I haven’t heard from my friend Uzo in a long while and then I get this message.
“I am currently writing you from a low-cost hotel. I lost "everything" in my apartment to a flood which devastated many homes in my vicinity (it rained heavily for six hours). Ah! It was really bad. In one case, neighbours had to break into a man’s fortress-like house (he wasn’t present at the time) to carry off his bedridden wife.
I think I can now relate on a deeper level with victims of Hurricanes Harvey and Irma.”
I Google his city (in Nigeria) and find pictures like this.
Yes, I think, he can relate.
I write back and comment that a “low-cost” hotel can’t be very nice. (I’ve seen enough in many parts of the world to know what they are like.)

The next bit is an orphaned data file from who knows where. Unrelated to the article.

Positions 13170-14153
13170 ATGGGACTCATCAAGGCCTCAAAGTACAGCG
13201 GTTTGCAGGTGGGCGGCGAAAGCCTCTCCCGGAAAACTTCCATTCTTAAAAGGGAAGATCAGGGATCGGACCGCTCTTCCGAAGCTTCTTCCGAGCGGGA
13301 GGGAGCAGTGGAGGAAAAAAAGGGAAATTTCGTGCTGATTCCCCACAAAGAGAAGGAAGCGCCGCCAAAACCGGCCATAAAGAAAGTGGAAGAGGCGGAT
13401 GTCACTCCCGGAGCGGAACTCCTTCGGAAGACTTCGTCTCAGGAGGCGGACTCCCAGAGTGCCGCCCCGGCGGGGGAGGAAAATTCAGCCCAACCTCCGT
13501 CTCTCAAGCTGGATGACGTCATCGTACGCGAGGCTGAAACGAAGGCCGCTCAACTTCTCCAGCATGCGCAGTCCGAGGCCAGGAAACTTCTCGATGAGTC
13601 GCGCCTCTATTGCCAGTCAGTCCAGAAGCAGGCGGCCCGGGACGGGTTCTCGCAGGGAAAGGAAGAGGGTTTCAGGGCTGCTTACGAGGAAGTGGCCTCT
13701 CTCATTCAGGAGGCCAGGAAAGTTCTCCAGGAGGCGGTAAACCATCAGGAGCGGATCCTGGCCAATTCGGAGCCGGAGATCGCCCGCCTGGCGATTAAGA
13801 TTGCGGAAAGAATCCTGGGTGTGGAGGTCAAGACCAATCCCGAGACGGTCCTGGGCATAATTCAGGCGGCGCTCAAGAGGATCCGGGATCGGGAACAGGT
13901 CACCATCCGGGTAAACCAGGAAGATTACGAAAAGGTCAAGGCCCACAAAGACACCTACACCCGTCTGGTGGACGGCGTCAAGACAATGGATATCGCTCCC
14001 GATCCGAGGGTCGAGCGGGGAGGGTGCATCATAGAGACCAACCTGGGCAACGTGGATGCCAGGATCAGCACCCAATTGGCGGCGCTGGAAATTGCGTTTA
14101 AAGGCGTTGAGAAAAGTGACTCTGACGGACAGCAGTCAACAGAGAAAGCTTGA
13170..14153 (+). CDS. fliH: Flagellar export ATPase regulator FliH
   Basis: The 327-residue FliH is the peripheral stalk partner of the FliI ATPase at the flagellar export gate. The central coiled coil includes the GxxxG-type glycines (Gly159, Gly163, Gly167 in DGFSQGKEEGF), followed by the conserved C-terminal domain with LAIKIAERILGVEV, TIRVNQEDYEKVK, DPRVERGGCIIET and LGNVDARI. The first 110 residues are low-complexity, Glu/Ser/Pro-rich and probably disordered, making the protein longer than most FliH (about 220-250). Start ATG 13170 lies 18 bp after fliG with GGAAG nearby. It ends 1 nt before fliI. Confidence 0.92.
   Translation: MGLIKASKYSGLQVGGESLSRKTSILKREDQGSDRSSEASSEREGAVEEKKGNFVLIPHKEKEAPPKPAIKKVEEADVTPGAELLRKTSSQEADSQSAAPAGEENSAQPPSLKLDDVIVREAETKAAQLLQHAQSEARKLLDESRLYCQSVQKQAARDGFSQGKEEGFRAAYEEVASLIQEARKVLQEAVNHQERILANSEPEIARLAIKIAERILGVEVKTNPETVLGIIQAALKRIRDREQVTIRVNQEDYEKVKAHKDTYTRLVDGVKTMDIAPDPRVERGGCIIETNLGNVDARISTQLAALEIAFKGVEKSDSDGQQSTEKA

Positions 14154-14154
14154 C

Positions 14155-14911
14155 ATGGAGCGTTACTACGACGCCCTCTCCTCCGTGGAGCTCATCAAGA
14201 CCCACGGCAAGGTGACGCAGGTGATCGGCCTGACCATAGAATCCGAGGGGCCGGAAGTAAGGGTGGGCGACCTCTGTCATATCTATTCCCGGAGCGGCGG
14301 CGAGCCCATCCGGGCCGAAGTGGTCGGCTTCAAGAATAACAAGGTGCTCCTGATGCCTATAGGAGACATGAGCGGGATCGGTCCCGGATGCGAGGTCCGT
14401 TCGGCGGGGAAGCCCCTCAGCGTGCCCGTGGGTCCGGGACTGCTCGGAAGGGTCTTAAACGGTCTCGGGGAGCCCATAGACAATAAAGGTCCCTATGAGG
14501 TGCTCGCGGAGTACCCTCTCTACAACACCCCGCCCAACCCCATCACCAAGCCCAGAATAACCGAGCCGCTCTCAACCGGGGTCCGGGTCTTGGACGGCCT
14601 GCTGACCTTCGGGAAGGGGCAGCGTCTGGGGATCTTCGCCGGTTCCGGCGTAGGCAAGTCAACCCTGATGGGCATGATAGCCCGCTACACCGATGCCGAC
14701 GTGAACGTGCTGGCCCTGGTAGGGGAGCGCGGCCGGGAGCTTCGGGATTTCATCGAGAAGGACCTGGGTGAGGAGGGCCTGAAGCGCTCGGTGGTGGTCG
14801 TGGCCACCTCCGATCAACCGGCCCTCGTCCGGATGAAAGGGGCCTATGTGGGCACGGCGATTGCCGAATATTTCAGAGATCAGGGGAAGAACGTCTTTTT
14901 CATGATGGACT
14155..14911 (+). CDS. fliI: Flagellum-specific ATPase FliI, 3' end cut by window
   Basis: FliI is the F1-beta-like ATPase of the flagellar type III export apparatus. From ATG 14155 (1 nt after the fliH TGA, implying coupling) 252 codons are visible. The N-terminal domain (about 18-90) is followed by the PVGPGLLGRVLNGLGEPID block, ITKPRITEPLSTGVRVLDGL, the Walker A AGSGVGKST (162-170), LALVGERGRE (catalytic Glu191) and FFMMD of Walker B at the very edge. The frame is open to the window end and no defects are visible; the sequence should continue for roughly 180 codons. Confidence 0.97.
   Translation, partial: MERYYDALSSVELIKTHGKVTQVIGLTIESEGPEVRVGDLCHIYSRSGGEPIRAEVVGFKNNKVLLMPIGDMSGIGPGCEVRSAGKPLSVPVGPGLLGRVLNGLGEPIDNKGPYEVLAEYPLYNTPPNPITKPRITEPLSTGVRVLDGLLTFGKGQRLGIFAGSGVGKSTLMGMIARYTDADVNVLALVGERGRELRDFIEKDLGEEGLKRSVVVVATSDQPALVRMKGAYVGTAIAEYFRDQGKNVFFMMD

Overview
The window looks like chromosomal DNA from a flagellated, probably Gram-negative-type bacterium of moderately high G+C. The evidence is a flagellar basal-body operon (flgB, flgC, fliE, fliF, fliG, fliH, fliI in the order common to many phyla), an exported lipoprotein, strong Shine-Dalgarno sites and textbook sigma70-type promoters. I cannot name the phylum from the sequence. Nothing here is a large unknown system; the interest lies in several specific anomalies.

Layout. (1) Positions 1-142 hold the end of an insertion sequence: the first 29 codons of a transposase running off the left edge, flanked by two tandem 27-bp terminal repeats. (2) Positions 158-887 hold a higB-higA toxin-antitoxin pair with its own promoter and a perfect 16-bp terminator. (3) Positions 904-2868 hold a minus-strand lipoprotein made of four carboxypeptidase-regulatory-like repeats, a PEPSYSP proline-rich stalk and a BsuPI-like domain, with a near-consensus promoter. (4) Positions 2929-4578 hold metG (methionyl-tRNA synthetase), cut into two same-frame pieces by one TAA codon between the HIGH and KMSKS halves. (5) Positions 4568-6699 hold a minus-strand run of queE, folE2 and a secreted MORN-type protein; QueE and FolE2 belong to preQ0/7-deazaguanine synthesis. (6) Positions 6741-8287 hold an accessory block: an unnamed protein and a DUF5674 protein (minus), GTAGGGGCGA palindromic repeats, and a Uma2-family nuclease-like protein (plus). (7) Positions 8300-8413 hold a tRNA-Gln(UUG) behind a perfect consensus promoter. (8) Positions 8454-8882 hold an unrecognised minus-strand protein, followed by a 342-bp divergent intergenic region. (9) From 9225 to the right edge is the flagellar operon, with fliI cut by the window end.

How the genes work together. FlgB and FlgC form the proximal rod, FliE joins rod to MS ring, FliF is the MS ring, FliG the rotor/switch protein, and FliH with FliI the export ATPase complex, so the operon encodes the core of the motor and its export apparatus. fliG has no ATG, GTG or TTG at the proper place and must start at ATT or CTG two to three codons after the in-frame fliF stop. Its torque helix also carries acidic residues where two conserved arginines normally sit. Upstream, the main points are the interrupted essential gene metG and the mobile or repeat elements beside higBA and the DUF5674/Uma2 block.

Uzo writes back.
“Well, the hotel room is better when compared to other places I lived in—a two-bedroom apartment with a leaky roof, and then a mud house in the northern part of the country (in this case, I had to fetch water each day and there was no power throughout my one-year-and-a-half stay).
“I've to reprioritize my spending from now on, bearing in mind I have to replace (buy) some essentials at least, like settee and chair cushions, electronics. You may be wondering, but most of us (if not all) do not have insurance (schemes). I don't trust the state government to help; they put us in this mess with their shitty road constructions. They've seen the extent of damage caused by the disaster and are saying help is not for everyone. Can you imagine that?”
I ask if he’ll be able to move back to his home.
“Yes, I intend to go back home. In the meantime, I've invited some friends to help me clear, reorganize, and wash the things I can still use.”
I admire Uzo’s strength and resiliency. And I bitterly resent those who could, but don’t help—the wealthy elite of the world.